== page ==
Cancer is a group of diseases characterized by unregulated multiplication of cells. This uncontrolled growth of cancer cells consumes space and body function resources at the expense of the patient, which may result in organ dysfunction or even death. The behavior and characteristics of each form of cancer are different, as are the prognosis and chances of successful treatment.
A definitive diagnosis of cancer involves obtaining a piece of tissue from the suspected site — a procedure commonly known as a biopsy. A biopsy may be performed using a needle and either aspirating the tissue, obtaining a core sample of tissue, or surgically removing a piece of tissue. The tissue is then processed and evaluated by a pathologist and detailed in the pathology report. This pathology report contains information on size, depth, amount of infiltration into surrounding tissue, if there was any spread into the lymph nodes, and most importantly, the staging and grading.
Most cancers are graded as well-differentiated (or low-grade), moderately differentiated (or intermediate-grade) and poorly differentiated (or high-grade). Another grading system in use grades I to IV; grade I corresponds with low-grade and grade IV with high-grade. Still others have their own individualized grading system, such as Gleason’s grade for prostate cancer.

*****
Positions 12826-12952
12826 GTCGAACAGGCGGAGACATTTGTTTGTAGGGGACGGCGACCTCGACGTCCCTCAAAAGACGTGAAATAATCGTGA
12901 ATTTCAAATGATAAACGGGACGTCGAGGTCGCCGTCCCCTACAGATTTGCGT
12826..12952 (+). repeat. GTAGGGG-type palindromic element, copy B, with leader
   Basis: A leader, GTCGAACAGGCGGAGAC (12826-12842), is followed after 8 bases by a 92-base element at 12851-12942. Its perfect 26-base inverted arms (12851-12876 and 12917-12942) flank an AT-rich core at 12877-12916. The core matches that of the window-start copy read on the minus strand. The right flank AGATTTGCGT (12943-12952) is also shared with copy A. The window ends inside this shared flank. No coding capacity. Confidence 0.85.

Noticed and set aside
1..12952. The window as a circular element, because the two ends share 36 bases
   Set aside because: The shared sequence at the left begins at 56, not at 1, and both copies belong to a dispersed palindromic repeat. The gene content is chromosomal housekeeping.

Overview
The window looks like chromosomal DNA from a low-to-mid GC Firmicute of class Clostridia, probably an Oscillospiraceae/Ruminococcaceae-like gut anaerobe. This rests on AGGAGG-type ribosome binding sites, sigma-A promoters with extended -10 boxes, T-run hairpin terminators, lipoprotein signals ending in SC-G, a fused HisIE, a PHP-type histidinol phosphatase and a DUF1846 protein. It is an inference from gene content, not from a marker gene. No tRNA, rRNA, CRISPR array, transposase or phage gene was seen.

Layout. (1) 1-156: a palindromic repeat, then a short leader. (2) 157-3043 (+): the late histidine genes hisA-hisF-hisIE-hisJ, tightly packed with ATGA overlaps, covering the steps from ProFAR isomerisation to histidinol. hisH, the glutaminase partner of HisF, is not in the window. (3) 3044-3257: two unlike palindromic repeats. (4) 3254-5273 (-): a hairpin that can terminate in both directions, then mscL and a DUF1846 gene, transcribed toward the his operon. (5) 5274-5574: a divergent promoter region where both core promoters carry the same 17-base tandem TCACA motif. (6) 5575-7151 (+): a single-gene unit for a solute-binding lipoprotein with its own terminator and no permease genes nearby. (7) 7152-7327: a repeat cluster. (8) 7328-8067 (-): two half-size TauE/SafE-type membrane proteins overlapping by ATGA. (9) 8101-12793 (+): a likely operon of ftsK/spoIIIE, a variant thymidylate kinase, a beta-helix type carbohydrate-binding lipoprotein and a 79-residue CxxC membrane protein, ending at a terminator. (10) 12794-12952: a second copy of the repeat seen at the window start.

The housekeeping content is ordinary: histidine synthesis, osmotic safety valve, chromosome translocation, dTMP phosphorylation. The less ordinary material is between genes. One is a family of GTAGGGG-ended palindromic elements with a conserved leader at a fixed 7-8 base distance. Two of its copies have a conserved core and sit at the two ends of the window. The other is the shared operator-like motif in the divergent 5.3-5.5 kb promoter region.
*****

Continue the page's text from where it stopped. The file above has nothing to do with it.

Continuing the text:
Cancer spreads by increasing in size, infiltrating surrounding tissues, spreading cells through the lymphatic channels to the lymph nodes, and spreading through the blood to distant organs such as lung, liver or brain. The extent of the spread of the cancer at the time of diagnosis is termed by the stage, which also affects the outcome of a cancer.
The primary questions to be asked of a proposed insured that presents with a history of cancer are:
- Location of the cancer and the exact name/type of cancer?
- What was the date of diagnosis? And what was the date of end of treatment?
- How was the cancer treated? Surgery?... Radiation?... Chemotherapy?
- Most importantly and critical to quoting — what was the stage and grade?
- Has there been any recurrence?
- Any other cancer history?
Underwriting offers for cancer are very dependent on the amount of time passed since treatment, the location and type of cancer, and most importantly, the stage and grade. Many low-grade cancers can be offered Standard rates within a few months of treatment, while higher staged or graded tumors may take several years of postponement, followed by a period of years with a flat extra rating, before being considered at Standard rates. Our general cancer questionnaire will help you gather the information needed to determine how a cancer case may potentially come out of underwriting.Download the Questionnaire